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Israel blocks activists from returning to E1 protest camp

Jan. 15, 2013 10:25 P.M. (Updated: Jan. 17, 2013 1:09 P.M.)
E1 (Reuters) -- Israeli police, using stun grenades, blocked about 50 Palestinian activists who tried on Tuesday to reoccupy a tented protest camp they pitched last week in the West Bank.

Israel has drawn strong international criticism over plans to build settler homes in the area, known as "E1", which connects the two parts of the Israeli-occupied West Bank outside Palestinian suburbs of East Jerusalem.

On Sunday, hundreds of police officers evicted the protesters from the "Bab al-Shams" encampment, and activists said six were hurt in the process. The large, steel-framed tents remained standing at the site pending the outcome of Israeli Supreme Court hearings on Israel's intention to remove them.

Protesters who tried to return to the tents on Tuesday were confronted by police officers who told them the site had been designated off-limits by the army.

One activist wore a white bridal gown and their cars were decked out in bright ribbons, making the protest look like a traditional Palestinian wedding.

"The protesters continued to make their way up. Police pushed the protesters back down the hill," police spokesman Micky Rosenfeld said. "Two stun grenades were used to disperse the protesters and prevent attempts to climb back up."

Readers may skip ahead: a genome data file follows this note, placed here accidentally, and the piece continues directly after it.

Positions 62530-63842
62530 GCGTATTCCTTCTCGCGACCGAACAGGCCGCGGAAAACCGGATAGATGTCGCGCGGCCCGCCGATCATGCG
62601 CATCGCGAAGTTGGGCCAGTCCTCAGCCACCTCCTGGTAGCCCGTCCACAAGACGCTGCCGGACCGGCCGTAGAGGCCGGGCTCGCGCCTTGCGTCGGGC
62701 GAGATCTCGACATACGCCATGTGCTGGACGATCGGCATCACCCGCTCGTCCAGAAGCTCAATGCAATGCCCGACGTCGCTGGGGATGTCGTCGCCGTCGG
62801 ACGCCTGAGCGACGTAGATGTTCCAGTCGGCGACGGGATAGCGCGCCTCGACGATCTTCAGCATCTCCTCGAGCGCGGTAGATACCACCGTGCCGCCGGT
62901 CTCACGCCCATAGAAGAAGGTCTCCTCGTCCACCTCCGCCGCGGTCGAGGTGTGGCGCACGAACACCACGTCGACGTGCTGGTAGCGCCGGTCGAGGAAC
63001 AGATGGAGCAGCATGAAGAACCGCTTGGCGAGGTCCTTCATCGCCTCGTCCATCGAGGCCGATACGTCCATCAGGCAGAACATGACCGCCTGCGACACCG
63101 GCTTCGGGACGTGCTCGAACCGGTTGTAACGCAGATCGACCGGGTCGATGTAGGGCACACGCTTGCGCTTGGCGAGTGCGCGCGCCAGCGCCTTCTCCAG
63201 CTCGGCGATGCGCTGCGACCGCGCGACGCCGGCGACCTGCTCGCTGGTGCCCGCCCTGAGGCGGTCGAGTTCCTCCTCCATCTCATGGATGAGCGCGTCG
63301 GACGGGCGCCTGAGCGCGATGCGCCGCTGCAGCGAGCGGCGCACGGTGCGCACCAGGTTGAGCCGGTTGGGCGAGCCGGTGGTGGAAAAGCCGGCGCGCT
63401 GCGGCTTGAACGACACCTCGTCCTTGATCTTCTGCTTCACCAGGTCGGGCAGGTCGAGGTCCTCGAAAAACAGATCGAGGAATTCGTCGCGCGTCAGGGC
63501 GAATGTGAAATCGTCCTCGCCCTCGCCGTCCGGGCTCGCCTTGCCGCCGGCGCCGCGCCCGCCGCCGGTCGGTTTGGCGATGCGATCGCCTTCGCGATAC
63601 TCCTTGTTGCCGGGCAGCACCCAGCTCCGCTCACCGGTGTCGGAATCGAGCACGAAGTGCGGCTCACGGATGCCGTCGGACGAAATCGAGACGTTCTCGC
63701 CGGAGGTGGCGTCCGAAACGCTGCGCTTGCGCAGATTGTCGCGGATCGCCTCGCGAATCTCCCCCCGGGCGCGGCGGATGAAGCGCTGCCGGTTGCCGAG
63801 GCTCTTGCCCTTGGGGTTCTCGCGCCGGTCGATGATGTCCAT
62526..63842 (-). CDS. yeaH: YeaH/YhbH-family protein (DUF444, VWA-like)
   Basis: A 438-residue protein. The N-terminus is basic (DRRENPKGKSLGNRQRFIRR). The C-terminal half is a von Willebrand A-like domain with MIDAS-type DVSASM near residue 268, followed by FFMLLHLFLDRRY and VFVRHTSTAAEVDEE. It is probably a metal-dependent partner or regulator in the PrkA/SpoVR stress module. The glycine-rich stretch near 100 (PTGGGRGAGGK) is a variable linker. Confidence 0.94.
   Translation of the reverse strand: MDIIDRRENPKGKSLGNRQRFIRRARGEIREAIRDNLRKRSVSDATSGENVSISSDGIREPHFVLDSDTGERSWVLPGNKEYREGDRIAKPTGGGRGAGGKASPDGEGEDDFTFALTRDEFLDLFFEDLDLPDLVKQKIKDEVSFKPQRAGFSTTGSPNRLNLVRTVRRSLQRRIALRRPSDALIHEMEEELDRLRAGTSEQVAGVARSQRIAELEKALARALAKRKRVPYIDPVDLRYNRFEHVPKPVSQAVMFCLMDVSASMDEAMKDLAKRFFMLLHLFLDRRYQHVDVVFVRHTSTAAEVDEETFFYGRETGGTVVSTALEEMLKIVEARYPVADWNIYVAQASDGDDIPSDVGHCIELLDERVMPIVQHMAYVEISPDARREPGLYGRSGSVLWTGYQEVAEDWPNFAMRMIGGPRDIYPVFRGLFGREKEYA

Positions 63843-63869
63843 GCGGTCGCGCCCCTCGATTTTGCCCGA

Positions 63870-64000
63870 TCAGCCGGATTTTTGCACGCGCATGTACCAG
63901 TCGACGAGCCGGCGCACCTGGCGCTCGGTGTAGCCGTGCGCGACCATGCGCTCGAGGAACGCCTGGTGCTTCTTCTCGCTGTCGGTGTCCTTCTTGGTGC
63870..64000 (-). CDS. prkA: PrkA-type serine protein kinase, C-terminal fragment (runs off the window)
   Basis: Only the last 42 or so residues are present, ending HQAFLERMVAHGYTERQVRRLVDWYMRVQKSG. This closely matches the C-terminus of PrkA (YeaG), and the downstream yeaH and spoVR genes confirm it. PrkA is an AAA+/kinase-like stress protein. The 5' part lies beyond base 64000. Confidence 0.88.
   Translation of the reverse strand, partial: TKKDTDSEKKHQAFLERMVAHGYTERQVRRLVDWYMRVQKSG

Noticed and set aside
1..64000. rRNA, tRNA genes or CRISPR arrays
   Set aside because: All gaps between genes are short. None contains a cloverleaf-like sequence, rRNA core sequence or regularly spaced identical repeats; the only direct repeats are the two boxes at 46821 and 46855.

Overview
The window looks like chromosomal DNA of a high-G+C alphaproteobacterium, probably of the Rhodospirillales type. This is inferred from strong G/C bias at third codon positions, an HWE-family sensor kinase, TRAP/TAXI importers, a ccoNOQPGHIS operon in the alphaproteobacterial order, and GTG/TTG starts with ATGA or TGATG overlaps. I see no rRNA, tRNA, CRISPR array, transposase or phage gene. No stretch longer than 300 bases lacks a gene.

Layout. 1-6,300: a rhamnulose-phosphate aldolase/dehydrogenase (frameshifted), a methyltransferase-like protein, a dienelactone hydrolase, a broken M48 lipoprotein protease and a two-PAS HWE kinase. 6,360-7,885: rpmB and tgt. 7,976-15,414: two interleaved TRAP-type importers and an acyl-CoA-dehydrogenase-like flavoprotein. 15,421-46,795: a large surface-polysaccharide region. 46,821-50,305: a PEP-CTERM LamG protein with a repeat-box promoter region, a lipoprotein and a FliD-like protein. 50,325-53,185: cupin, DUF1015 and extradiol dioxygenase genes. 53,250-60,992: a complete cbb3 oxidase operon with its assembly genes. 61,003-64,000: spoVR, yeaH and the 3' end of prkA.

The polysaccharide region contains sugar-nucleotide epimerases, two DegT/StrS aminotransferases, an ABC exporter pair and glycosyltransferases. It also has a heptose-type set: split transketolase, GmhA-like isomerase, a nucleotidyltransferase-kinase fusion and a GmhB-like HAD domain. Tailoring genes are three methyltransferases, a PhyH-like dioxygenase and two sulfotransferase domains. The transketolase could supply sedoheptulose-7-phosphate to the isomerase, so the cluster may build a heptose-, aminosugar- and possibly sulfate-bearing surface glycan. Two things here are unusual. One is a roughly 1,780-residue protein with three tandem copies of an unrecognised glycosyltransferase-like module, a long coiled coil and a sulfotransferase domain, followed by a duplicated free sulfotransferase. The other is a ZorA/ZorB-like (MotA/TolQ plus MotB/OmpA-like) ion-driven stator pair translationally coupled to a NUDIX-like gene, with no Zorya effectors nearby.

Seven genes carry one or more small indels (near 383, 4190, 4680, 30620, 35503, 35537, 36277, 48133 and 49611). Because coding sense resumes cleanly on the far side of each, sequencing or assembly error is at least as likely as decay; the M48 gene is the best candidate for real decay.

Twenty Palestinians were detained for questioning, he said.

For years Israel froze building in E1, after coming under pressure from former US President George W. Bush to keep the plans on hold.

But Prime Minister Benjamin Netanyahu announced plans late last year to expand settlements after the Palestinians won de-facto statehood recognition at the United Nations General Assembly in November.

Jewish settlement building in areas captured by Israel in a 1967 war are illegal under international law. World powers have slammed the E1 settlement plan, echoing Palestinians concern such construction could deny them a viable and contiguous state.

E1 covers some 4.6 sq miles and is seen as particularly important because it not only juts into the narrow "waist" of the West Bank, but also backs onto East Jerusalem, the capital of the promised independent Palestinian state.

Ma'an staff in Bethlehem contributed to this report
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